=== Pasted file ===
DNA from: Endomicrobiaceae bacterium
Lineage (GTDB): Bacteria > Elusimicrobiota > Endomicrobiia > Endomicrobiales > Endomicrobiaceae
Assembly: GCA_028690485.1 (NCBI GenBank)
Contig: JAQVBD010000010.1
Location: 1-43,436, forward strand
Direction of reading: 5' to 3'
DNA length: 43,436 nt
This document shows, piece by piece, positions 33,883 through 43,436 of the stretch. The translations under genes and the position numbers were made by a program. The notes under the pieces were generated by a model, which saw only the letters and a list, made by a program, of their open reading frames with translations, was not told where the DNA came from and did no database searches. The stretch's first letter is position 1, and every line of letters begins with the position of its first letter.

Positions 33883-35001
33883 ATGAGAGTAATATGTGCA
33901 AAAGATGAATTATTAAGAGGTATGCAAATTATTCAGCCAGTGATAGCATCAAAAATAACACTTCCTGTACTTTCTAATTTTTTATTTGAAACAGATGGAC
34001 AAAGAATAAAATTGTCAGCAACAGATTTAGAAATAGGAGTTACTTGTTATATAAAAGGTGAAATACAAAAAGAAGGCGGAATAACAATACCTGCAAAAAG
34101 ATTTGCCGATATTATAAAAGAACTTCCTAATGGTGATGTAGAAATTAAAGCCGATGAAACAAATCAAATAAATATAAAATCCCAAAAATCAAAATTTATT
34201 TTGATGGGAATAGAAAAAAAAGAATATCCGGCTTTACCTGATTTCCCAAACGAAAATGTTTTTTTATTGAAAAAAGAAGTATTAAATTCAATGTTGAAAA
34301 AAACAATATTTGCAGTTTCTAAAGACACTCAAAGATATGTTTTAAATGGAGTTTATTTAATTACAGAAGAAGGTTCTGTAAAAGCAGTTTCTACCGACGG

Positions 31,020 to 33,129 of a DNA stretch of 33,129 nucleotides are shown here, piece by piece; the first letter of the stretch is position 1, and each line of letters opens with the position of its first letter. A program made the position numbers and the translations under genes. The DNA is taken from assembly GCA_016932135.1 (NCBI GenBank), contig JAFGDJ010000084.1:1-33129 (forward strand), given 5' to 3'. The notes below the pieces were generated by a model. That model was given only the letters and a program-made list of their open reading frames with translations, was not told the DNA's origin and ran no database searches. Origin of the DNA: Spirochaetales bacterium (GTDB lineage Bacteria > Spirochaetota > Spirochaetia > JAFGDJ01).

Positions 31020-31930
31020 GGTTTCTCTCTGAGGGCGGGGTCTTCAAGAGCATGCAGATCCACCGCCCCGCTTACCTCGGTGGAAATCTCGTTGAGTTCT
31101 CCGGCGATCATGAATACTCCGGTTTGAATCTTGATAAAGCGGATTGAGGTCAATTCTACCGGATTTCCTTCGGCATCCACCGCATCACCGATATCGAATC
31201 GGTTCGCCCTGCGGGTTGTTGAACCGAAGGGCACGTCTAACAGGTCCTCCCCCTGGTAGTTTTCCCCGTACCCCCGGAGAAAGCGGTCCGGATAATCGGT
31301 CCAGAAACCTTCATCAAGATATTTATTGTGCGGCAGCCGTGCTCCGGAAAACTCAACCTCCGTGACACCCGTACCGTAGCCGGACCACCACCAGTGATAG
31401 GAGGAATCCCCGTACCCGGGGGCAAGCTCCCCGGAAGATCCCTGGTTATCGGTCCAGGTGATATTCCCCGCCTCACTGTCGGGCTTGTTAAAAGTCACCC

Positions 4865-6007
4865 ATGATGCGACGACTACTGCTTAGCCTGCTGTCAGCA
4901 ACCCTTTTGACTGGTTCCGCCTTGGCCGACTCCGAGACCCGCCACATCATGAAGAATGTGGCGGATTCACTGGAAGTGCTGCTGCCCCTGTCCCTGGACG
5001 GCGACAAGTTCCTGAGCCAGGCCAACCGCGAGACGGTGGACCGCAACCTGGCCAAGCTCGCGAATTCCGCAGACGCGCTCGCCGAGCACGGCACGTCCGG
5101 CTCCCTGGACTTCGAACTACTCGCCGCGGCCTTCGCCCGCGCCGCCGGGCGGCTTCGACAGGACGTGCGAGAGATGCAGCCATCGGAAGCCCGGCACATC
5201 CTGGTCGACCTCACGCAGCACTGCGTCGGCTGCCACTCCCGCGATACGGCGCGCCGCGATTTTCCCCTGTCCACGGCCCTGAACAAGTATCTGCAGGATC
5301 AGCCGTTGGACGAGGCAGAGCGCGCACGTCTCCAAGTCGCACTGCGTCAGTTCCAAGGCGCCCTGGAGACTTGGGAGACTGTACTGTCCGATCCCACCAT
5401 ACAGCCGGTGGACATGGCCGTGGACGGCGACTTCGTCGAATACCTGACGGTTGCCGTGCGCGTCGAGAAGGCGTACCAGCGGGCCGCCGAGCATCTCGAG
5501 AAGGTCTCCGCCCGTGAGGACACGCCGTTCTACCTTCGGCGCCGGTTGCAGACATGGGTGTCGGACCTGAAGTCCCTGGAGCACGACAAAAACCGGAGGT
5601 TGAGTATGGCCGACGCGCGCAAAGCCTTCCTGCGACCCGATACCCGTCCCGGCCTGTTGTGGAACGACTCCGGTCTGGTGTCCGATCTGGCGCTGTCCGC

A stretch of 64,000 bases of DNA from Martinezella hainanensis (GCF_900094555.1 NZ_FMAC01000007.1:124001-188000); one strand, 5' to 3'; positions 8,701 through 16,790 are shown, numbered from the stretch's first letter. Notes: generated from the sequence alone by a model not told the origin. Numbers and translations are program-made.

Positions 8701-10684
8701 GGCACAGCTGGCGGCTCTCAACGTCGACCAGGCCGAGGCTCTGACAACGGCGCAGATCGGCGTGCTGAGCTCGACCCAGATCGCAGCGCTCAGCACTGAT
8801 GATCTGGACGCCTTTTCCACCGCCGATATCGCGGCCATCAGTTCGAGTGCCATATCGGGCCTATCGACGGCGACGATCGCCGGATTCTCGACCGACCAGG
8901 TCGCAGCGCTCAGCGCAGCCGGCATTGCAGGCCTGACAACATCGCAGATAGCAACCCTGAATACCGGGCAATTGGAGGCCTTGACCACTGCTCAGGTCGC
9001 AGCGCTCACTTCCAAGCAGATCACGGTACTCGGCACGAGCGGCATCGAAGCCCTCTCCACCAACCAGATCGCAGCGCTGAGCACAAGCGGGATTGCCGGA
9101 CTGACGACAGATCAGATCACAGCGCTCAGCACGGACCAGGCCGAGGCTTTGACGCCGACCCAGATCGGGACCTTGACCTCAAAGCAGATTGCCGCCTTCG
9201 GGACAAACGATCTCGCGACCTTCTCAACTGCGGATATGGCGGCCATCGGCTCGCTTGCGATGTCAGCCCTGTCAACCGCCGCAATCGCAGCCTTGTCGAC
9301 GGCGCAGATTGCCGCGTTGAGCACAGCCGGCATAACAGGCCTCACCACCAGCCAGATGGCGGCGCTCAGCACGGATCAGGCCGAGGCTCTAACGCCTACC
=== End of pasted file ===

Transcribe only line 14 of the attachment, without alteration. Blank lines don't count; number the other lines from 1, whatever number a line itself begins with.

34201 TTGATGGGAATAGAAAAAAAAGAATATCCGGCTTTACCTGATTTCCCAAACGAAAATGTTTTTTTATTGAAAAAAGAAGTATTAAATTCAATGTTGAAAA